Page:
most people would consider the Walmer of today a relatively
quiet mainly residential seaside town, it certainly had a
Caesar and his legions are said to have first landed on
Walmer beach in 55BC. Ruins around the old St Mary's Church,
in the original Walmer Village area, are linked to the Norman
Conquest and the Auberville family who came with the invasion.
Following his quarrel
with the Pope and fearful of invasion, Henry VIII ordered
the building of the 'Three Castles which keep The Downs' -
Deal, Walmer and Sandown - in 1540. In the Civil War, they
were taken by Cromwell, within 13 days.
Castle and its beautiful formal
gardens are a major attraction for visitors. The official
residence of Lord Warden of the Cinque Ports since the 18th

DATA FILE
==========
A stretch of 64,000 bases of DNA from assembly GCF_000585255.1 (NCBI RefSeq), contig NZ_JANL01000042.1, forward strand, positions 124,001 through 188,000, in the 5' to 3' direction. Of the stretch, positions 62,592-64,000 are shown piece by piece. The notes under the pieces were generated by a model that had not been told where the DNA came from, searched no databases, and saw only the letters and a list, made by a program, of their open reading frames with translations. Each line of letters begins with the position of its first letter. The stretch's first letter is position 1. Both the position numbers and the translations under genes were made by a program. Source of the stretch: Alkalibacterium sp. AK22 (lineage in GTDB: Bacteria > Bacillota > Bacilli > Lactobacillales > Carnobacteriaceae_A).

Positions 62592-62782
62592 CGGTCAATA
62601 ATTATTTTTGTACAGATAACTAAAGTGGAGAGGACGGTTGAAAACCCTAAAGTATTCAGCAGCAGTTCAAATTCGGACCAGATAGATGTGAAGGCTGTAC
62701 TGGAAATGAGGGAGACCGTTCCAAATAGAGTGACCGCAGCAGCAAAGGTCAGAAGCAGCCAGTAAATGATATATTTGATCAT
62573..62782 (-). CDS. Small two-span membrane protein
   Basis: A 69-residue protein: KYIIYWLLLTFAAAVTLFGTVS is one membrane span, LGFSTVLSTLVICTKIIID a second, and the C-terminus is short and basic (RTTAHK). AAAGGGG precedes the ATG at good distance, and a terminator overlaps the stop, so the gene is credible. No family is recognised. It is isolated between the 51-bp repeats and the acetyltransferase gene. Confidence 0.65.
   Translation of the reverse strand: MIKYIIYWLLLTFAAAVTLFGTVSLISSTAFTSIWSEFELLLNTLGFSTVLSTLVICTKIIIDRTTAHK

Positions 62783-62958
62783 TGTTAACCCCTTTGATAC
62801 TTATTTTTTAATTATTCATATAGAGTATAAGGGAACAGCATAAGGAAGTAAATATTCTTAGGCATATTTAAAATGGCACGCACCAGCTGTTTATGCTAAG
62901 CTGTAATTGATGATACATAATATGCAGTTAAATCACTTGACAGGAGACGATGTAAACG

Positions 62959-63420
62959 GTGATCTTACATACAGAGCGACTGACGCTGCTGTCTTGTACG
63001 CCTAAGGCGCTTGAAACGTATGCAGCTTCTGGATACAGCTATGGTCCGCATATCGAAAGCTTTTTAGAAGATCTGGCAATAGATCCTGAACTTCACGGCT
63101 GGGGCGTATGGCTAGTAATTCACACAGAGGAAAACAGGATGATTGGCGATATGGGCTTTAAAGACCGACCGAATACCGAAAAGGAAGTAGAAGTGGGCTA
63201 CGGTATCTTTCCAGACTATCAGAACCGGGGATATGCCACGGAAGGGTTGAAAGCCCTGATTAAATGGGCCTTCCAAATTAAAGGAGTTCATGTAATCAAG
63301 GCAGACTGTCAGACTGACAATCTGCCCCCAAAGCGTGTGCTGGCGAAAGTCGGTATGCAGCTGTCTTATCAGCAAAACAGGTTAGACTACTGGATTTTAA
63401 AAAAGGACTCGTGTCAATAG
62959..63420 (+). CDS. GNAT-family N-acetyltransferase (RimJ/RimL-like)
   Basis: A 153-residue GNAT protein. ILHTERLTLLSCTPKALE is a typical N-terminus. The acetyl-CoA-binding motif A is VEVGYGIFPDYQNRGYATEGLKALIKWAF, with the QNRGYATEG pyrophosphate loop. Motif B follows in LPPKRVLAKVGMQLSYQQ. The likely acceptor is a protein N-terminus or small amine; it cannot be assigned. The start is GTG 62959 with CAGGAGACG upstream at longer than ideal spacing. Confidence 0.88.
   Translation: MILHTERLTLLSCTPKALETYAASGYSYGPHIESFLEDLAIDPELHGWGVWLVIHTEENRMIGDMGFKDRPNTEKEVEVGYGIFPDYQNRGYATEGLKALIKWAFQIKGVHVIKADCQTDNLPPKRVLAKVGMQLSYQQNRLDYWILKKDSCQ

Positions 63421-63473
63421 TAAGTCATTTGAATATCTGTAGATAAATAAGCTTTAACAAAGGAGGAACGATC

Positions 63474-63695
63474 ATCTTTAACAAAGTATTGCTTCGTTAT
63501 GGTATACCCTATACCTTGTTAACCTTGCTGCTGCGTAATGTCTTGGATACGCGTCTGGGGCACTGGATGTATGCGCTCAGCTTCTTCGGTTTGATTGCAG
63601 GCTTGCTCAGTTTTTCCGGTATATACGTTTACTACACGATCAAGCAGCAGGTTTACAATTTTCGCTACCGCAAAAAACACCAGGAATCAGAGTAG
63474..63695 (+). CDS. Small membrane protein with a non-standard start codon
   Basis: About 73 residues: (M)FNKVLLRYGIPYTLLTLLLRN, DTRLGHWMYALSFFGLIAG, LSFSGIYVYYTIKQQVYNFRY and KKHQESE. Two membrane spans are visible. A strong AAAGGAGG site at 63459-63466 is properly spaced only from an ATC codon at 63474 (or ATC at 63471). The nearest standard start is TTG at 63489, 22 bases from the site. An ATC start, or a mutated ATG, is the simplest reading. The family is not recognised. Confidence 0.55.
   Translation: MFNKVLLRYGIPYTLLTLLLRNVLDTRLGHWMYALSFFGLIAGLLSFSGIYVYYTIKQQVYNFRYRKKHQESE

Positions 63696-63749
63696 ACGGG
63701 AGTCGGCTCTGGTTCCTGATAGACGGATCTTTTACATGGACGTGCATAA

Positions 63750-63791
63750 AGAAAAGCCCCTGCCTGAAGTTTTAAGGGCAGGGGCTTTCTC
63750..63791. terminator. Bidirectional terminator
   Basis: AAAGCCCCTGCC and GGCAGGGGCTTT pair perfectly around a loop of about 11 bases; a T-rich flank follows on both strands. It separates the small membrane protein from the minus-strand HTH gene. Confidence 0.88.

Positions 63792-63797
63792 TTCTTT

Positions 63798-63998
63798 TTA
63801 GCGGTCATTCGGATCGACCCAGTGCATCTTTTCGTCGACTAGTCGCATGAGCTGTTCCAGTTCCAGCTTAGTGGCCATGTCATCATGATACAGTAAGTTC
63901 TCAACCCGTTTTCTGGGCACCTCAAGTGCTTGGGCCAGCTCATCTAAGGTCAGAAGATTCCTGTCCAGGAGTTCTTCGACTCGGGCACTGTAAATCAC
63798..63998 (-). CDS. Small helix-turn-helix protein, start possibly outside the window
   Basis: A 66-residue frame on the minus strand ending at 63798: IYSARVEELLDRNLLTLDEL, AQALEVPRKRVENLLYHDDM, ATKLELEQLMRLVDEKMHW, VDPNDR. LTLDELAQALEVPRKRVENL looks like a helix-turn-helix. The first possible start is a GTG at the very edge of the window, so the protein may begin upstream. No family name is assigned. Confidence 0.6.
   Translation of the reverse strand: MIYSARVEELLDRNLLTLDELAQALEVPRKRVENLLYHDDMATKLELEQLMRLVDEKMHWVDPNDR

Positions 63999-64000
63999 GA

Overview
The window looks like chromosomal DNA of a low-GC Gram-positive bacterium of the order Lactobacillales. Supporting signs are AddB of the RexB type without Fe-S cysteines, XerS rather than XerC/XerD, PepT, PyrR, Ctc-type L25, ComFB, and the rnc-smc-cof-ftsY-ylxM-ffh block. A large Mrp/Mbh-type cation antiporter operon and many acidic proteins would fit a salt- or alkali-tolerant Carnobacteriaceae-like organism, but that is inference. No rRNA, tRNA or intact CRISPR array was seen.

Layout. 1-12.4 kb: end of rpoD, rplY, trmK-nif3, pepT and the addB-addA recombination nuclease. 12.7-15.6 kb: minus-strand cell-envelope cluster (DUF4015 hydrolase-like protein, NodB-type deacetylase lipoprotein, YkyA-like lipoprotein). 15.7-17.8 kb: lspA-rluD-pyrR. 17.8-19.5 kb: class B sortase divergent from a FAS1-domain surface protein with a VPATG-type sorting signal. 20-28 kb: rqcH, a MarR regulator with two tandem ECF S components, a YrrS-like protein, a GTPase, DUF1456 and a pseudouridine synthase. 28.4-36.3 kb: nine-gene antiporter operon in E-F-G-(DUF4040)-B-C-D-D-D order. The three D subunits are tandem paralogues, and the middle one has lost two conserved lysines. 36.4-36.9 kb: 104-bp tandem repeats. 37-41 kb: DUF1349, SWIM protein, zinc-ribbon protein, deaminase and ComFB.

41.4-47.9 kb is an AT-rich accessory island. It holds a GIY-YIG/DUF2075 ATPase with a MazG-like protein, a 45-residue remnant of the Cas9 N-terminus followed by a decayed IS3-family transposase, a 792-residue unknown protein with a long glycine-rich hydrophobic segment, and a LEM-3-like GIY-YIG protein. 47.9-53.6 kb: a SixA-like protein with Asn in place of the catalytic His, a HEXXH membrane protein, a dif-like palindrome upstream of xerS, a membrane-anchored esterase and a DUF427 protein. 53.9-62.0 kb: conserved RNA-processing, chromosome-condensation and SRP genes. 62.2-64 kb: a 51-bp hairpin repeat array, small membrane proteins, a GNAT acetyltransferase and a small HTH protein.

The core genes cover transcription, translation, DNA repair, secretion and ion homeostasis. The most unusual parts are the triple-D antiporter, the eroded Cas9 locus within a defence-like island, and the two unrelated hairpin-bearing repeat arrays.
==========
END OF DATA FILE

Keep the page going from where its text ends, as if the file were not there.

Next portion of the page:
Century, the building is now an English Heritage property
and features a collection of memorabilia of the Duke of
Wellington, of Battle of Waterloo fame, who made Walmer
his home for 23 years.
As part of the long-distance
Saxon Shore Way, the unspoilt shingle beach
is especially popular with walkers and cyclists, taking advantage
of an extensive hard-surfaced promenade. Excellent views of
Channel shipping and the coast of France, the prospect of
free summertime band concerts and a range of services on The
Strand are among the other attractions.
Walmer's close neighbour,
the town of Deal, provides excellent shopping and leisure
facilities. For many visitors, exploring the picturesque rows
of cottages between the High Street and the seafront is a
special delight. Deal also has one of the south-east's few
remaining piers, popular with anglers and said to be the same
length as the Titanic!